William Kilpatrick is a Shillman Fellow at the David Horowitz Freedom Center. His books include Christianity, Islam, and Atheism: The Struggle for the Soul of the West (Ignatius Press), What Catholics Need to Know About Islam (Sophia Press), and The Politically Incorrect Guide to Jihad.
When the word “Islamophobia” first became current many years ago, I was sure it wouldn’t catch on. People, I thought, would quickly see that it was a gimmick—an obvious attempt to capitalize on “homophobia.” It was also an obvious attempt to stigmatize discussion and/or criticism of Islam as hateful.
I was wrong. The word has entered our language, and it doesn’t appear to be going away any time soon. And even though it is still obviously a ploy to prevent any honest discussion of Islam, very few are willing to admit as much in public.
The word “Islamophobia” is a propaganda tool. It’s used to beat people into submission or silence. Most recently, it was used to influence GOP voters to vote against Kathy Barnette in the Pennsylvania primary election for Senate. One of her chief opponents, Dr. Mehmet Oz (who is Muslim) accused her of having made “Islamophobic” remarks in the past, but so also did conservative icons, Sean Hannity and Mark Levin.
Hannity and Levin could have expressed their sentiments differently. They could, for instance, have said something to the effect that Barnette made unwarranted remarks about Muslims or Islam. But by choosing to use “Islamophobic,” they gave the word a legitimacy it does not deserve.
The word itself is an insult of sorts since it suggests that one suffers from a mental disorder. A “phobia” is an anxiety disorder which is defined as an irrational or excessive fear of certain objects or situations. The most common phobias are fear of spiders, fear of snakes, fear of heights, fear of closed spaces, and fear of open spaces. Proximity to these objects or situations can cause intense and even paralyzing fear.
The key word is “irrational.” Although some snakes and spiders are poisonous, most are not. The top floor of a skyscraper might be intimidating for some, but it is no more dangerous than the bottom floor. When President Roosevelt said “The only thing we have to fear is…fear itself,” he might have been speaking about phobias. In his 1933 inaugural address, he spoke of “nameless, unreasoning, unjustified terror which paralyzes needed effort to convert retreat into advance.”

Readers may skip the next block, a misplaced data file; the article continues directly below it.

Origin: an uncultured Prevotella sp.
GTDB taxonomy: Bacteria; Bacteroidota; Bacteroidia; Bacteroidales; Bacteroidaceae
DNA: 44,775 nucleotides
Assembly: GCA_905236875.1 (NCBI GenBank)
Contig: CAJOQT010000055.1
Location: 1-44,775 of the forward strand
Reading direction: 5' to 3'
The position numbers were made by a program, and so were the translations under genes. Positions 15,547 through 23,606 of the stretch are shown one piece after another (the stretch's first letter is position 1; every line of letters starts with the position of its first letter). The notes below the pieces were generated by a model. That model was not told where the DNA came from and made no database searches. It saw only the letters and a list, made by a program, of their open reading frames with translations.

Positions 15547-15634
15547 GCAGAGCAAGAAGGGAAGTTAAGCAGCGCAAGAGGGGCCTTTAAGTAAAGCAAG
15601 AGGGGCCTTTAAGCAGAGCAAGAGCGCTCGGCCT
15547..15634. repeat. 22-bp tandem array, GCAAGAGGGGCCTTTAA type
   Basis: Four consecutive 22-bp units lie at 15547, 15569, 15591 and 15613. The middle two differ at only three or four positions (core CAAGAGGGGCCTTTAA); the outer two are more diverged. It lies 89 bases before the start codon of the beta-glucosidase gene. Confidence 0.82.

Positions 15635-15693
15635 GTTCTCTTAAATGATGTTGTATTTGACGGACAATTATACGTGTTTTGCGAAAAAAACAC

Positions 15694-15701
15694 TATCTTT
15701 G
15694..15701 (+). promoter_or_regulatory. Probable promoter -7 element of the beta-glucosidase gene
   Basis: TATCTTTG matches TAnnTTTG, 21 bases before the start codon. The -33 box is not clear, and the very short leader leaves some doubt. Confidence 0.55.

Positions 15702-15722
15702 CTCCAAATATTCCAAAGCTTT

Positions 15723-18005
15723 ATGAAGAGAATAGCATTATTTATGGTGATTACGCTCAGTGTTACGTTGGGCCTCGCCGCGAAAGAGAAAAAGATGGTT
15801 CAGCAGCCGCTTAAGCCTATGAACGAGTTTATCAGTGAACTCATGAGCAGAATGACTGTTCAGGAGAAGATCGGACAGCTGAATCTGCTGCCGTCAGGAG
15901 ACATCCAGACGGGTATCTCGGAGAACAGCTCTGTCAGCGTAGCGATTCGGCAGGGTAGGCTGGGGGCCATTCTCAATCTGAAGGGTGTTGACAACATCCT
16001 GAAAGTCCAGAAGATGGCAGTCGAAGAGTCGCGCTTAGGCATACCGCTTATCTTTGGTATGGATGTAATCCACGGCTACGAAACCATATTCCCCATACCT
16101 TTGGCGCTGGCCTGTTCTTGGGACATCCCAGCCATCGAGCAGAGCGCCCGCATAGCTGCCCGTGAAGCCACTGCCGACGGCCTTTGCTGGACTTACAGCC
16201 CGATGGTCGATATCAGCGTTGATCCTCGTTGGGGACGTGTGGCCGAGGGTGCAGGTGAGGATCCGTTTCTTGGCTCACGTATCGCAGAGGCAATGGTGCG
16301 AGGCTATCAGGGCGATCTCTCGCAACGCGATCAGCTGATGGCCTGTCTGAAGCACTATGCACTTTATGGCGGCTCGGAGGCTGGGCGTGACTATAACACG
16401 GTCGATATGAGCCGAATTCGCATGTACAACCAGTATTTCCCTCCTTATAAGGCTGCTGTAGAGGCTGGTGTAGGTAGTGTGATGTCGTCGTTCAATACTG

On the other hand, Roosevelt did not deny the hardships of the Depression years. He did not pretend that all was roses and clover. And, as I recall, he did not repeat the sentiment during the dark days of World War II when it was obvious to all that there were real dangers to fear.
So, the question about those who are critical of Islam is this: do they suffer from irrational fears or are their fears reasonable?
In recent years, we have gotten into the habit of assuming that most people are decent and trustworthy. “The more you understand others,” we like to say, “the less you fear them.” But that’s not always the case. In the early days of Nazi rule in Germany, many Jews gave the Nazis the benefit of the doubt. But those Jews who really understood what Nazism was all about left while they still could. They survived and most of the others did not.
But we wouldn’t refer to the distrustful survivors as “Naziphobes.” Why? Because their fear of Nazism was perfectly rational. Indeed, many people throughout the world came to fear Nazism and even to hate it.
Coincidentally, Barnette made the same point in one of her “controversial past statements”:
We discriminated against Hitler’s Nazi Germany view of the world, right?…we rejected it. We rejected Stalin’s view of the world, right? Because that’s a particular view of the world we don’t agree with.
In short, it’s perfectly legitimate to criticize and even reject an ideology if that ideology poses a serious threat to one’s society. It would be irrational to pretend that Nazism was a force for peace and justice.
One might argue that Islam is a religion, not an ideology, and should therefore be off-limits to criticism. The question of whether Islam is an ideology or a religion or a mixture of both is a contested one. But even if we assume for the sake of argument that Islam is purely a religion, it is, nevertheless, a system of ideas and beliefs, and thus subject to criticism.